Since then they’ve continued to push their message of seat belt awareness and have taken on a new campaign in schools — a program they hope to bring into Weld County schools that includes a public speaking push and contest among schools to increase their own seat belt use and even create a public service announcement addressing the issue.
“They will be sharing messages with their other school mates about not just seat belts but vehicle safety,” Jona said from the same table where she spends a huge chunk of the day working with the soon-to-be fully-licensed nonprofit. “That student-to-student and peer-to-peer messaging is so important. They all use the social media. They could give us lessons.”
It’s part of their continued march toward their goal of dropping accident rates across northern Colorado.
It’s a very possible goal, they say, pointing to the promise of peer-to-peer connections. The kids have to want the changes. In a lot of ways, social media is the perfect way to bridge that gap.
Despite the couple’s runaway success with Alexa’s Hugs, they still suffer.
In the days following the crash, Tad came close to ripping the door bell out of the wall. The sound was too much of a trigger of that night in February when the trooper stood at the doorstep. They’ve since disconnected it and placed a piece of tap over the outside button.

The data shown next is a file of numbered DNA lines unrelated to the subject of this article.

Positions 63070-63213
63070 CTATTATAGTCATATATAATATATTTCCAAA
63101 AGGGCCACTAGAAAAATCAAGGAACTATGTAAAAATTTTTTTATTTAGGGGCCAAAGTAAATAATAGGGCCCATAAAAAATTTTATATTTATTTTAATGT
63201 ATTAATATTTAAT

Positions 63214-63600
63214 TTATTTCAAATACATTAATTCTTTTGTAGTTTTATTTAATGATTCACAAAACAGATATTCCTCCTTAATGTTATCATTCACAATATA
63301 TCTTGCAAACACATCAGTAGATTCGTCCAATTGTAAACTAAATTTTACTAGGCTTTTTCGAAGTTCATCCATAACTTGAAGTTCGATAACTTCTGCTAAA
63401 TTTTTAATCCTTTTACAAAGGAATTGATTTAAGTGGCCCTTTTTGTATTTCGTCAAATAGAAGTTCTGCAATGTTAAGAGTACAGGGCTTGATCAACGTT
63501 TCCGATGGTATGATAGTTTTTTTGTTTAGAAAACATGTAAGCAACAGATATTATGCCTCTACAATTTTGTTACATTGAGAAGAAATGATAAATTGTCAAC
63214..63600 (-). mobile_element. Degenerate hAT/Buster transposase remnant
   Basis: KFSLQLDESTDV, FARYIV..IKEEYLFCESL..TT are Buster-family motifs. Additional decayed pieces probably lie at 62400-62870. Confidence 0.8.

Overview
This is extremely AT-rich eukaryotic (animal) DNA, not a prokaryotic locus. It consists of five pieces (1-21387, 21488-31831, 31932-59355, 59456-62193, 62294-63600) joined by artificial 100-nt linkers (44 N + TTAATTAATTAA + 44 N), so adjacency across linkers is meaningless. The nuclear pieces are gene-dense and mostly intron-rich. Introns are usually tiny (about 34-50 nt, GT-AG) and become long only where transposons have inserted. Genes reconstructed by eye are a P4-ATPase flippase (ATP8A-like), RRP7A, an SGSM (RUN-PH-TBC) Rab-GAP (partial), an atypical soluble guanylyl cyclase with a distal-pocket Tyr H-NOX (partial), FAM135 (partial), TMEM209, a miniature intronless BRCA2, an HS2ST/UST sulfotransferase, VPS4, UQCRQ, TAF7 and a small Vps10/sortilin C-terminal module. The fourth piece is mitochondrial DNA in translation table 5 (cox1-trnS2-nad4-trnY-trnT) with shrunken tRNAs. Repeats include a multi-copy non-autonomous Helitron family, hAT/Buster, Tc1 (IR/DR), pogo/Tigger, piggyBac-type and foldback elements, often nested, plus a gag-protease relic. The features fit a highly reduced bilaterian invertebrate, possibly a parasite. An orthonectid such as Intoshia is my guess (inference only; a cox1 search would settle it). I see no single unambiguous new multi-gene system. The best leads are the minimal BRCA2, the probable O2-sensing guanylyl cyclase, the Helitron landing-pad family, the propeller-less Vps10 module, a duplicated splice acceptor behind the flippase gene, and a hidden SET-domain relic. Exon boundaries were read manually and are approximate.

Digging through boxes of Christmas decorations was difficult, especially when they came across the hand-made ornaments they painted as a family.
To this day, Jona said, she sometimes finds a toe sock that Alexa clung to just one year ago.
And then there’s those Facebook photos of her without a seat belt, from which an encouraging thing has happened.
Alexa’s friends who admitted to previously driving unbuckled have changed their ways and even champion safe driving, occasionally posting a photo with their personalized Alexa Hug.
Tad and Jona still find those online photos therapeutic, and they love seeing friends posting others.
But it’s the collection of dozens of printed shots that are stuck on the side of the refrigerator that they look toward more these days.
Some are school pictures and professional portraits from her teenage years, but others are childhood family memories depicting mischievous kids and quirky smiles. They’re the photos that make scrapbooks come to life.
The photos face the dining room table where almost all of the work for Alexa’s Hugs happens.
In that regard, she’s always there. That helps, but Tad and Jona still hurt when they think about how different things could of been.
“It’s knee-buckling,” he said, “to walk by her photo and at that moment realize that we’ll never have an opportunity to take another.”
Reporter Jason Pohl covers cops, courts and public safety issues for The Tribune. Follow him on Twitter @pohl_jason.Read the Greeley Tribune article